That's where LDES technologies come into play. This event mainly focused on electrochemical flow and zinc-ion batteries, which have one significant advantage over lithium-ion: a longer discharge rate. Commercial products on the market today typically offer storage times of 4 to up to 12 hours.

Two types of alternative batteries with market potential have been presented by guest speakers Engie Laborelec and EOS Energy:

  1. Vanadium-based redox flow batteries (VRB) have existed for many years. However, Vanadium is quite expensive, its power density is relatively low, and maintenance costs tend to be high.
  2. Zinc-bromine batteries (ZNBR) use zinc and bromine as active materials. They offer advantages such as fast charging and discharging times, long cycle life, much lower fire risk than lithium-based systems, low noise, and the ability to store significant energy.

Manufacturing capabilities

To be able to position new LDES technologies as a strong alternative versus Lithium-based batteries, significant breakthroughs will be needed concerning product innovation (increasing power density and round-trip efficiency), ramping up (semi-automated and automated) production capacities and significantly reducing the cost of LDES batteries.

In this respect, the US clearly takes the lead. EOS Energy Enterprises, a Pittsburgh-based Nasdaq-listed company, has focused on Zinc-Bromine electrolyte-based chemistry for the past 15 years. This LDES technology is non-flammable (which means modules can be stacked together easily), uses abundantly available materials, operates in a wide temperature range, has a 20+ year lifespan, and only needs very low auxiliary power requirements. It currently offers a storage capacity of 4 up to 12 hours. It's also favourable that cooling doesn't create a lot of noise, which is a considerable asset for acquiring environmental permits.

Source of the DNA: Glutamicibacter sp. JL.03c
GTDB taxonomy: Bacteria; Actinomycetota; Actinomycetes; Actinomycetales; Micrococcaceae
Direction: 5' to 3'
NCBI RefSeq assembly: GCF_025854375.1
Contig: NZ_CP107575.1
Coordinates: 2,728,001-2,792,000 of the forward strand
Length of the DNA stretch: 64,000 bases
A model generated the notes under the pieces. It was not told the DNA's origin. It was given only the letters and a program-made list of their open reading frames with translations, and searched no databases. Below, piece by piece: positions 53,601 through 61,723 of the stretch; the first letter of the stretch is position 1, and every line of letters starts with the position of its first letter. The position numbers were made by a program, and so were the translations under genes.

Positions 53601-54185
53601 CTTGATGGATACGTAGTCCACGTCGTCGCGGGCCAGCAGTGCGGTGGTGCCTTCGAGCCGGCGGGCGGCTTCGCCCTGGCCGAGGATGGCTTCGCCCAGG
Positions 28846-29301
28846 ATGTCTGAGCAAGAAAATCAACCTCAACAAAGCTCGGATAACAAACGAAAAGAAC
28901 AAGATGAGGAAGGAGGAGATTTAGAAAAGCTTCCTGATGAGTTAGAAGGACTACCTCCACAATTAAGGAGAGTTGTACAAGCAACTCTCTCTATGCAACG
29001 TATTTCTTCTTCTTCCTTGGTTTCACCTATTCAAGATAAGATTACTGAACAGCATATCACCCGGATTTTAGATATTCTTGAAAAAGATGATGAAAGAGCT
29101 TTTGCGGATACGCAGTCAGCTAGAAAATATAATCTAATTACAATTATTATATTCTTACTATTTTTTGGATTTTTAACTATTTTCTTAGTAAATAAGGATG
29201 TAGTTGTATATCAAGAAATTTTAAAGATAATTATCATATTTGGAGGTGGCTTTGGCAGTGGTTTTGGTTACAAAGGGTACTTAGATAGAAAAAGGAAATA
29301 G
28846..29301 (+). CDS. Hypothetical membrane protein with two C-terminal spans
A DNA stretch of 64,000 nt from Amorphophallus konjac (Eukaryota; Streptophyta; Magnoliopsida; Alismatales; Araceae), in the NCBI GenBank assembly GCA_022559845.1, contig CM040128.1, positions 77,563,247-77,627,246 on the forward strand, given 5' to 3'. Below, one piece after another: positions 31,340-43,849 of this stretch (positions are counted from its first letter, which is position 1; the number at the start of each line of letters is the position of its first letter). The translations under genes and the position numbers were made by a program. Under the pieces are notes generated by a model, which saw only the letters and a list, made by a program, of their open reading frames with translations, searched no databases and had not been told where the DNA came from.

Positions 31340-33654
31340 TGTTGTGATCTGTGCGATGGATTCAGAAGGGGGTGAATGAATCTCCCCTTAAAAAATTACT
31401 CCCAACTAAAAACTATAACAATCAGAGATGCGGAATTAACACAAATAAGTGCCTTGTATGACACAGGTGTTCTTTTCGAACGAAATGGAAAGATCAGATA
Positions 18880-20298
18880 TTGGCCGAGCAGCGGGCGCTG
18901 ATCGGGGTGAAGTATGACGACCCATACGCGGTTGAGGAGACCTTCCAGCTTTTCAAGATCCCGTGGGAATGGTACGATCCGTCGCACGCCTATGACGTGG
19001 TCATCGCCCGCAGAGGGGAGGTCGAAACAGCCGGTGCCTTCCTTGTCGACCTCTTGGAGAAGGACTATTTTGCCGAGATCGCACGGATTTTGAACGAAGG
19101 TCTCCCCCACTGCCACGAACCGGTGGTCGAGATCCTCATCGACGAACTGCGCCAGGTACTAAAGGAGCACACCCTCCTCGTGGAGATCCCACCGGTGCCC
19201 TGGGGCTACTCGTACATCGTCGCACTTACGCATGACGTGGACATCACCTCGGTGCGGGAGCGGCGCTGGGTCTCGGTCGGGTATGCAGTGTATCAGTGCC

Today, an investment plan to produce four fully automated manufacturing lines – expected to produce a staggering 8 GWh of energy storage annually – is being carried out. The US Department of Energy has granted EOS a staggering $399M conditional loan guarantee commitment. To put this amount into perspective, the total budget of the leading European BATT4EU-innovation project is only €925M.

Z3 battery EOS Energy Enterprises
 Eos Z3™ battery - ©EOS Energy Enterprises

36 hours of storage?

According to the participating manufacturing companies, there is a distinct need for battery storage capacities of 36 hours or more in the market. The good news is that as technology matures, we can expect commercial LDES solutions with capacities exceeding those 36 hours to become more prevalent in the coming years. Innovations in materials, system design, and cost reduction will play a crucial role in whether or not we achieve this goal.

Moreover, there is an urgent need for additional LDES-focused training (programs). Transferring the proper knowledge to the right people and the safety aspects of battery management & handling should be a focus.

As the renewable energy landscape evolves, LDES will play a vital role in achieving a sustainable and resilient grid. Continued research, investment, and collaboration will accelerate the commercialization of longer-duration energy storage.

Powering the future – more upcoming events

This LDES event was part of our "Powering the Future - Manufacturing meets Energy Transition challenges" series. We are looking forward to seeing you at the following upcoming events: